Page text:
Town and landfill finally agree
© Prince William Times / Feb. 10, 2016The Dumfries Town Council agreed with a vote of 6-1 to close the local landfill.
Councilwoman Helen Reynold was the lone nay vote on Feb. 2.
Mayor Gerald Foreman, Vice Mayor Willie Toney, Councilman Charles Brewers, Councilman William Murphy, Councilwoman Gwen Washington, and Councilman Derrick Wood all voted yes.
“To me, this is a historic event,” Foreman said. “It finally puts a closure date on the landfill which is what the landfill wants and what the town wants."
Residents have years to get used to the idea. The Potomac Landfill could continue until Feb. 2, 2032.
“This is a really big deal for the Town of Dumfries,” Brewers said.
“This is certainly a win-win situation for the residents and business of the Town of Dumfries, as well as Potomac Landfill,” said Daniel Taber, the town manager.
“I’m excited that we came to an agreement for closure,” said Wood, who hopes that the citizens of Dumfries will be as excited as he is.
Potomac Recycling, owner and operator of the Potomac Landfill, and the Town of Dumfries have been at odds since the 1980’s when the landfill opened as a to repository for tree debris.
“Over time there was a desire to go and accept landfill construction debris,” Taber said.
Potomac Landfill and Dumfries squared off in 1987 over a conditional use permit which would have allowed Potomac Landfill to begin offering recycling.
When the two couldn’t come to an agreement, Dumfries filed a lawsuit.
A Prince William County circuit court judge issued a stipulation order that laid out what could and could not be done on landfill property. It also capped the height of the debris pile at the landfill at 195 feet.
Currently the debris pile stands at 235 feet, 40 feet higher than the stipulation order allows.
Up until Feb. 2, the stipulation order, which did not include a closing date, was the guiding document for the town and Potomac Landfill.
In November 2014, Phil Peet, the president of Potomac Recycling, approached the town council about an expansion.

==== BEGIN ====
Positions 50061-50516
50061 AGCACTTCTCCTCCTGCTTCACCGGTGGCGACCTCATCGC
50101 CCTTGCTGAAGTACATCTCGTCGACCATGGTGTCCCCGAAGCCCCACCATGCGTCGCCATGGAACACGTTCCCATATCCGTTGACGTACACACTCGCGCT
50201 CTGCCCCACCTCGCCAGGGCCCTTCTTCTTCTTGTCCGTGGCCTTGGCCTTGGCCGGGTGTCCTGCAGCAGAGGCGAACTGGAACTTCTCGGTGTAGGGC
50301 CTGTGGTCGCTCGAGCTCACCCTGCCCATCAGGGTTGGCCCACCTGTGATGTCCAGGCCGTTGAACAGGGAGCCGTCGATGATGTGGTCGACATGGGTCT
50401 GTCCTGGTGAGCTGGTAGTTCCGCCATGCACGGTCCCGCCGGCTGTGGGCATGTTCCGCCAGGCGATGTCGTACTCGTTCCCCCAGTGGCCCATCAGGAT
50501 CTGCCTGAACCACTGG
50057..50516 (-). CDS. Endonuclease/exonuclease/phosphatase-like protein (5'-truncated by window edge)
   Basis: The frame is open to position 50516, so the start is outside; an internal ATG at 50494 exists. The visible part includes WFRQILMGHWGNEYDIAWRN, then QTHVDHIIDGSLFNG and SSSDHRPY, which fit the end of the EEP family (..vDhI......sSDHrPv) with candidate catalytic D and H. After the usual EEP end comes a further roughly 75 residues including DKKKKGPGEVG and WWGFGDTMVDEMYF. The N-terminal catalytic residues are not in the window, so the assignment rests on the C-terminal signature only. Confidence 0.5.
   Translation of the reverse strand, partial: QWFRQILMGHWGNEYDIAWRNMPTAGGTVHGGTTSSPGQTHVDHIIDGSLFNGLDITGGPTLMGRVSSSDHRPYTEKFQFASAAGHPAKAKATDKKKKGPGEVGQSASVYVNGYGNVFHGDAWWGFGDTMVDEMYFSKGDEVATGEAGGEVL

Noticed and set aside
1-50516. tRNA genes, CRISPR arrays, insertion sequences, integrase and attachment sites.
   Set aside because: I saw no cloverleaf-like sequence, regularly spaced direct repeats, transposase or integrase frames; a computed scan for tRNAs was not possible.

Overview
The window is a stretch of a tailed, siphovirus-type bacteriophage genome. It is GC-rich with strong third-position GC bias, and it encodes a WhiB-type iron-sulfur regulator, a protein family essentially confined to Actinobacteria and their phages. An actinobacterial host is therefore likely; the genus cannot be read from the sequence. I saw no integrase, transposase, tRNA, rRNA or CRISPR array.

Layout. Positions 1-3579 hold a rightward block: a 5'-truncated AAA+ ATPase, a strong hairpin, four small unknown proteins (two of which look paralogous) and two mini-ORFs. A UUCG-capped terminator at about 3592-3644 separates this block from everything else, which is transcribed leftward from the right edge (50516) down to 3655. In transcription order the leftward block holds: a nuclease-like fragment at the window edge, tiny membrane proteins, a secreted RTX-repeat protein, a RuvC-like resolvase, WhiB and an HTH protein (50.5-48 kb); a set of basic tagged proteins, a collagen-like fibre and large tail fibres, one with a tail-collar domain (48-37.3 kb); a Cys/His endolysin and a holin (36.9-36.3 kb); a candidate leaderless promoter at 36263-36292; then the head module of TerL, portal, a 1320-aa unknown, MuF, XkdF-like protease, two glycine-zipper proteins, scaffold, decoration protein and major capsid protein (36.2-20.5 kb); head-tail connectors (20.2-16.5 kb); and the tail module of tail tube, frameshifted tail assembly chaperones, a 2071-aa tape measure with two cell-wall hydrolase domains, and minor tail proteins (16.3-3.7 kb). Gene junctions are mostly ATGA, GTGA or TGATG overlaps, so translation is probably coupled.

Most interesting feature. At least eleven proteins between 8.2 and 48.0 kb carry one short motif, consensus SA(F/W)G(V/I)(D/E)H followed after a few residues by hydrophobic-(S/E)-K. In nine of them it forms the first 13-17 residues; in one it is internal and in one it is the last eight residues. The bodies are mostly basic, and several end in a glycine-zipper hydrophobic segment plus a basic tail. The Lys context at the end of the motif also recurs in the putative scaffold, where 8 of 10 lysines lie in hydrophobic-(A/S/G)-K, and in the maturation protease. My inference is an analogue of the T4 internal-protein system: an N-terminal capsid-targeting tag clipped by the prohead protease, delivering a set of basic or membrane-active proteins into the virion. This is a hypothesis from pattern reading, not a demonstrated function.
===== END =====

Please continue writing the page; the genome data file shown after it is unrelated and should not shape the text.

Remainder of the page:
“It all revolved around the fact that the Lorton Construction Landfill in Fairfax will be closing in December 2018,” Peet said.
The Lorton Landfill is the only other landfill in the area that accepts debris from construction projects.
Peet wanted a closing date of 20 years in return for a height increase to 250 feet.
“The final agreement that was just signed has a guaranteed closing date of 16 years from the day it was signed,” Taber said.
Potomac Landfill must close by Feb. 2, 2032 according to the agreement between town the town and Potomac Recycling.
Potomac Recycling will reimburse the town for legal fees incurred during the process according to the agreement. The landfill must also pay a host fee to the town for every ton of debris that is dumped. The estimated fees amount to approximately $3.9-4 million according to, according to Taber.
The Town of Dumfries may dump construction debris at no cost. If the landfill doesn’t pay the estimated amount by the closing date in 2032, the landfill is required to pay $1 million to the town.
Potomac Recycling is also responsible for any damages to the environment, not the Town of Dumfries, Taber said.
Upon the closing, the owners of the landfill has agreed to contribute $50,000 for a land use study. There is no specific plan for the land at this time. Even though the closure is 16 years away, people are already coming up with ideas according to Brewers.
“More than likely it will probably be turned into a park are or something of that nature,” Brewers said.